Younger Shoppers Buy Online but Prefer to Return In-Store

More than half say in-store returns are easier

Author: Monica Melton

June 8, 2017

More than half of online shoppers in their 20s think it’s easier to return items in store, a new survey found. Older shoppers don’t necessarily see it that way.

A report by Narvar, a company focusing on online customer service, found that 55% of 21- to 29-year-olds surveyed considered in-store returns the easier option over other return methods.

By contrast, among those 30-44, only 46% felt that way. The older the shoppers, the less likely they were to consider in-store returns easier.

Millennials don’t relish returns in general, Narvar found. Some 60% said they had kept items they disliked to avoid dealing with the hassle of returning them.

The study focused specifically on returns of digital purchases, but it’s hard to discern why millennials would necessarily see in-store returns more favorably than older generations. They are more likely to be digital shoppers and buyers than older groups, so it would stand to reason that they would have no particular desire to visit a physical store to return a purchase.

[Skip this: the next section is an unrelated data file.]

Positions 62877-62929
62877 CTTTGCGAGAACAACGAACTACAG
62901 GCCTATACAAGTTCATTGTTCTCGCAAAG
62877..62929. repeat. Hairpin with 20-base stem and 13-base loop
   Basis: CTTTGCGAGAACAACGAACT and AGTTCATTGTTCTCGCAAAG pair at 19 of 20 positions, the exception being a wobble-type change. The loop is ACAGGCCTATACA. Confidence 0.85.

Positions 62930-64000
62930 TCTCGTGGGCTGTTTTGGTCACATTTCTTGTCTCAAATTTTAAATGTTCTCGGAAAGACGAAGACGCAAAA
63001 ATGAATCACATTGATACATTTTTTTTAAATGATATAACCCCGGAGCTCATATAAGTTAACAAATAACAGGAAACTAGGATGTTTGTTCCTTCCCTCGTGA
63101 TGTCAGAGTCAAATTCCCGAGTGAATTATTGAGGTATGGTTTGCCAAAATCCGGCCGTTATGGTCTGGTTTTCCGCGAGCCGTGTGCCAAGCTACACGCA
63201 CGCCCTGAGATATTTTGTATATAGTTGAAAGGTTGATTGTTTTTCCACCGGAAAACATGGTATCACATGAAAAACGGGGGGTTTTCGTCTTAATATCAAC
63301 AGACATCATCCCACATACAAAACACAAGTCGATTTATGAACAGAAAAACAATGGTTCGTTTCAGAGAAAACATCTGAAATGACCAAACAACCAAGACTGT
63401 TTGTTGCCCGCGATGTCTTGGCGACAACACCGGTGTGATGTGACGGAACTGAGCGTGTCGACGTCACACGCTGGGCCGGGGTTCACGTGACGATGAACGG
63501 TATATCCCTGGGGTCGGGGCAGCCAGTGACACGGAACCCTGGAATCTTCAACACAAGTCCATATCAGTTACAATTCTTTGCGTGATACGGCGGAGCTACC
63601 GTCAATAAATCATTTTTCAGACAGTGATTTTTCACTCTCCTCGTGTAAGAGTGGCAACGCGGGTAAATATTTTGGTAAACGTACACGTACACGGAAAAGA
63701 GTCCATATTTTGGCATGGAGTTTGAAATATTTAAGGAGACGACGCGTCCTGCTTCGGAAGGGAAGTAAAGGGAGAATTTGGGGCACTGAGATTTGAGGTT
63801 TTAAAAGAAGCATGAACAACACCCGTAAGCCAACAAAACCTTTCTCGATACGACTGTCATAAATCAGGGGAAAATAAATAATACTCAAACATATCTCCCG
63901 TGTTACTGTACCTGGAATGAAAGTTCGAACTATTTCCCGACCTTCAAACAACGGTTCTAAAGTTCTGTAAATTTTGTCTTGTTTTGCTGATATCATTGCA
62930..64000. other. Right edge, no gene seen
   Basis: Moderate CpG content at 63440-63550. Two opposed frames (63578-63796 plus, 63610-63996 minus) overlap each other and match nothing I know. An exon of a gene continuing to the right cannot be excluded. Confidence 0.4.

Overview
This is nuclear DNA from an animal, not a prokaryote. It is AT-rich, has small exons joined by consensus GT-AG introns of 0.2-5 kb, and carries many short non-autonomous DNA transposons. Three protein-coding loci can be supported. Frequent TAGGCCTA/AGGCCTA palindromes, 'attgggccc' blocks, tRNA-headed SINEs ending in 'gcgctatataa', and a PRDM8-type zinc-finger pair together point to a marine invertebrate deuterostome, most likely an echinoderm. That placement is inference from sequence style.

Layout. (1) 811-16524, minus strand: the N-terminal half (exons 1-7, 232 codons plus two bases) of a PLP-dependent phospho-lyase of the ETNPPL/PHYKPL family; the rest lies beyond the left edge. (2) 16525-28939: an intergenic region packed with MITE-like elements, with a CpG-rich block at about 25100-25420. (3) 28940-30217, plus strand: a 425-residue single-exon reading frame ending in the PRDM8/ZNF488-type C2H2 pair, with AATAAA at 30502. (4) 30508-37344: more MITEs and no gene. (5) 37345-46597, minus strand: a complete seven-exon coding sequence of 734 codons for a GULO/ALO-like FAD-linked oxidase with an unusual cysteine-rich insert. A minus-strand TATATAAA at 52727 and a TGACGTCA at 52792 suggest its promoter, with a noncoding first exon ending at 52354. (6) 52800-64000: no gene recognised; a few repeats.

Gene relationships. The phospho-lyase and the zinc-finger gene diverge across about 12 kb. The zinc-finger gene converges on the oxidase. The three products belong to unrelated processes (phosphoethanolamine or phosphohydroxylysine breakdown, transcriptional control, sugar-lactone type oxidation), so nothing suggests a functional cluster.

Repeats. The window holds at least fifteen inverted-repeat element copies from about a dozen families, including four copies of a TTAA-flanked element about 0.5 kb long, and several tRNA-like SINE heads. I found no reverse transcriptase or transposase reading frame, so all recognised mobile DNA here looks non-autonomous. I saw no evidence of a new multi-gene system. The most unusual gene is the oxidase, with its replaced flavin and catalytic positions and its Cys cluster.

Whatever the reason for the different attitudes among ages, other data has suggested that many consumers favor physical stores when it comes to returns and exchanges. A recent study by market research firm TrendSource found that wide majorities—some as large as 95%--considered in-store returns and exchanges superior.

The Narvar study found that 51% of all respondents said returning a package, which can involve printing a company-issued label and scheduling a pick up or drop off to a post office, is simply too much trouble. And more than a third said the process took longer than expected.

The study also uncovered consumer anxiety about the actual refund. More than quarter of respondents said they “had to keep checking” to see if refunds came through.